Exposure of the Population to All Sources of Radiation: 2003
Average annual dose in Scotland, 2,400 microsieverts
The average annual dose of radiation to someone living in Scotland is 2,400 microsieverts, 83% of which comes from natural sources. The main source of natural radiation exposure is radon, a radioactive gas that is emitted from tiny amounts of uranium naturally present in materials such as rocks, soils, bricks and concrete.
Radon decays and emits short-lived products that can increase the risk of lung cancer. The action level for radon in the home is 200 Bq/m3, above which measures should be taken to reduce concentrations. Other important natural sources of radiation are cosmic rays, terrestrial gamma rays and long-lived radionuclides that enter the body through food and drink.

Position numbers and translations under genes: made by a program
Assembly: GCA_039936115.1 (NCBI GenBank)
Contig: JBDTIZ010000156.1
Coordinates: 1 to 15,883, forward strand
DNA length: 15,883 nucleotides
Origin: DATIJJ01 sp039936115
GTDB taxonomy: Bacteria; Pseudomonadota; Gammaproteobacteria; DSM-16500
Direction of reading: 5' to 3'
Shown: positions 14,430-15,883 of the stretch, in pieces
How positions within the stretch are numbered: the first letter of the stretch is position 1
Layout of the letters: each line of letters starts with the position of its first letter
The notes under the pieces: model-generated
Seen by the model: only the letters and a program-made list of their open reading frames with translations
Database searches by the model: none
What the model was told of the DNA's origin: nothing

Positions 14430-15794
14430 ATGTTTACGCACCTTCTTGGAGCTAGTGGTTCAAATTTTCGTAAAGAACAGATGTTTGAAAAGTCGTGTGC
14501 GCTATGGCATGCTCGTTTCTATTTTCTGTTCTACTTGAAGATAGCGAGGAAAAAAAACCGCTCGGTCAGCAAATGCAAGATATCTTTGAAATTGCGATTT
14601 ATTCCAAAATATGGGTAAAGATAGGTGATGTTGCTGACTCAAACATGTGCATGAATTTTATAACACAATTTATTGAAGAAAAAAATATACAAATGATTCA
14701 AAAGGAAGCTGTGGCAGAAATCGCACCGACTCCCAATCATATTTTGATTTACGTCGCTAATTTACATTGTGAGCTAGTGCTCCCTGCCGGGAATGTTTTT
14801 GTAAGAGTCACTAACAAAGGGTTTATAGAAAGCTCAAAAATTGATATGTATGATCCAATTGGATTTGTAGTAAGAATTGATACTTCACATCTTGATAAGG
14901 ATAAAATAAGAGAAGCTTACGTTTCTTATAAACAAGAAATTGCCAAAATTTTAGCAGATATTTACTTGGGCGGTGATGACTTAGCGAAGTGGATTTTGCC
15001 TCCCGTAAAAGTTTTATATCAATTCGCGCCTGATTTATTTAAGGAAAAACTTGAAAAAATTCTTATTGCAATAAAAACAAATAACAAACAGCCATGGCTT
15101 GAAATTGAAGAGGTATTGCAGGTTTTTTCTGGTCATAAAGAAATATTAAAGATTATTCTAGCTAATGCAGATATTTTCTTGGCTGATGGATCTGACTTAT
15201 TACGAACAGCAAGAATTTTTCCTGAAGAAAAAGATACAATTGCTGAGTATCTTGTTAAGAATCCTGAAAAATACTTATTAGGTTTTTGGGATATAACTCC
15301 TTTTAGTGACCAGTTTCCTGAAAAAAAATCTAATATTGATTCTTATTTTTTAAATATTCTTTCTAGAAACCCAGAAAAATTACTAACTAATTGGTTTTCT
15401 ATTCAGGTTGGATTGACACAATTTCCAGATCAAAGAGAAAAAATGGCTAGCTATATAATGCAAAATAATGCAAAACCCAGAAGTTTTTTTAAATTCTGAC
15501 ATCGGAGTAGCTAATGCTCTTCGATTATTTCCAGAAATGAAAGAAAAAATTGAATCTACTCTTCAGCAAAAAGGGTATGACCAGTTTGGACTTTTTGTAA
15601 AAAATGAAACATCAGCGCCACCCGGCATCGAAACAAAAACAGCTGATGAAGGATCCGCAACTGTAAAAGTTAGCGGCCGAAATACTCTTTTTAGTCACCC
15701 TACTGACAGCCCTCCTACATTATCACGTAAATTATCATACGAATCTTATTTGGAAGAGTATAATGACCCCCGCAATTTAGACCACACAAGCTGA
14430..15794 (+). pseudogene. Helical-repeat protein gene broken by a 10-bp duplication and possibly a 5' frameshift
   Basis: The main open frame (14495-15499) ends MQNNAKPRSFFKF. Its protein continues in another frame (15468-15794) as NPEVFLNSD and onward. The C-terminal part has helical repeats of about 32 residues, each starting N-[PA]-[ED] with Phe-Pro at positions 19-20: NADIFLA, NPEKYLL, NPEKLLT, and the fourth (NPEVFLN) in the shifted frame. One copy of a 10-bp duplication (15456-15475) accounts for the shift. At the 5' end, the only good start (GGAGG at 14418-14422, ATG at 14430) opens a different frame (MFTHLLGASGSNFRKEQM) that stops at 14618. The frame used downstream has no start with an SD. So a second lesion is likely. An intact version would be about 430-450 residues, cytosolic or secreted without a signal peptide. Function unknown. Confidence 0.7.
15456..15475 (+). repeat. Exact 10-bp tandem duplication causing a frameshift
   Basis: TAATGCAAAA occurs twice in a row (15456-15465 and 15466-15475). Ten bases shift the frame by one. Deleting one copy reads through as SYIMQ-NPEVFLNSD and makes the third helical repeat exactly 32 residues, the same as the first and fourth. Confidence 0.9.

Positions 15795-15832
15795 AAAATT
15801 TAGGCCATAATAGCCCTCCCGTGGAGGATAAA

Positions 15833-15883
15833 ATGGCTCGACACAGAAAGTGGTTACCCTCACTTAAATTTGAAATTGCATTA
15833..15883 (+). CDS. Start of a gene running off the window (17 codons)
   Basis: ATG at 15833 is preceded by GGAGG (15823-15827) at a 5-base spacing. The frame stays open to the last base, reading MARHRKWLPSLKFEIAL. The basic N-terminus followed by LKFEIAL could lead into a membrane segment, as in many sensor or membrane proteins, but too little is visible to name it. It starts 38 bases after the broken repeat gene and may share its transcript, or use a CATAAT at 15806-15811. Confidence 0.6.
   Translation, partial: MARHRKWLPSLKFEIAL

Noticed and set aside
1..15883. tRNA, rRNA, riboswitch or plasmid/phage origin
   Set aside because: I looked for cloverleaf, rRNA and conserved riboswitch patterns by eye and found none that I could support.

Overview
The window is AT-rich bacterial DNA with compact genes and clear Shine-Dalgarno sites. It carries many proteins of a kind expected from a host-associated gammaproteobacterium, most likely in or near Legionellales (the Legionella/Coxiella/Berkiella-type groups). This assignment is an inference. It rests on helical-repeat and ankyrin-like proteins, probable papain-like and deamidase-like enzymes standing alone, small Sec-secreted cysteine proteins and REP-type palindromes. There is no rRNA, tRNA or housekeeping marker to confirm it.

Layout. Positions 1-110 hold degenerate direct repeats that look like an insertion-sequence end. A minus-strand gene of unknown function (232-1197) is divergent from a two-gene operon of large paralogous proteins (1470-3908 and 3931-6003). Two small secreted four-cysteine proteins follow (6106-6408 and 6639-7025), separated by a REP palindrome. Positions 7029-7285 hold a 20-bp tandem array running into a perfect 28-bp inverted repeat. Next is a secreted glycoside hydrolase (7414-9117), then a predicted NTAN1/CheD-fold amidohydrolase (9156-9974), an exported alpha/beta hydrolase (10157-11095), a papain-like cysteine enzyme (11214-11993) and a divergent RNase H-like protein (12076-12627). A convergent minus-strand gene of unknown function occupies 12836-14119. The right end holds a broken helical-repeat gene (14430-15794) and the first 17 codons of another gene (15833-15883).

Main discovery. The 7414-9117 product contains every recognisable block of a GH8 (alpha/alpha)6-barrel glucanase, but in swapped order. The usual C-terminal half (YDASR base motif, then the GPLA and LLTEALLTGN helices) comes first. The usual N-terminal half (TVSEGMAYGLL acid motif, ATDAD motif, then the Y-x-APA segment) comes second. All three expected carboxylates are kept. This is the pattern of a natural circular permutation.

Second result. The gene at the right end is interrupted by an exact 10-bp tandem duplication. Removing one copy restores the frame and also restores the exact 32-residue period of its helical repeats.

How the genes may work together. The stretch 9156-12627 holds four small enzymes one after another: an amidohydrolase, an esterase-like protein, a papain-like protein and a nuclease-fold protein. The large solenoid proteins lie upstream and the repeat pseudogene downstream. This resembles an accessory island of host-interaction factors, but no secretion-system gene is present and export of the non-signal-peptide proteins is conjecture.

The greatest artificial source of exposure to radiation comes from medical x-rays. Nuclear waste disposals and fall-out account for less than 0.3% of exposure. The Chernobyl reactor incident in 1986 caused average annual doses from fall-out to increase by about five times that year.
Email: Sandy McPhee
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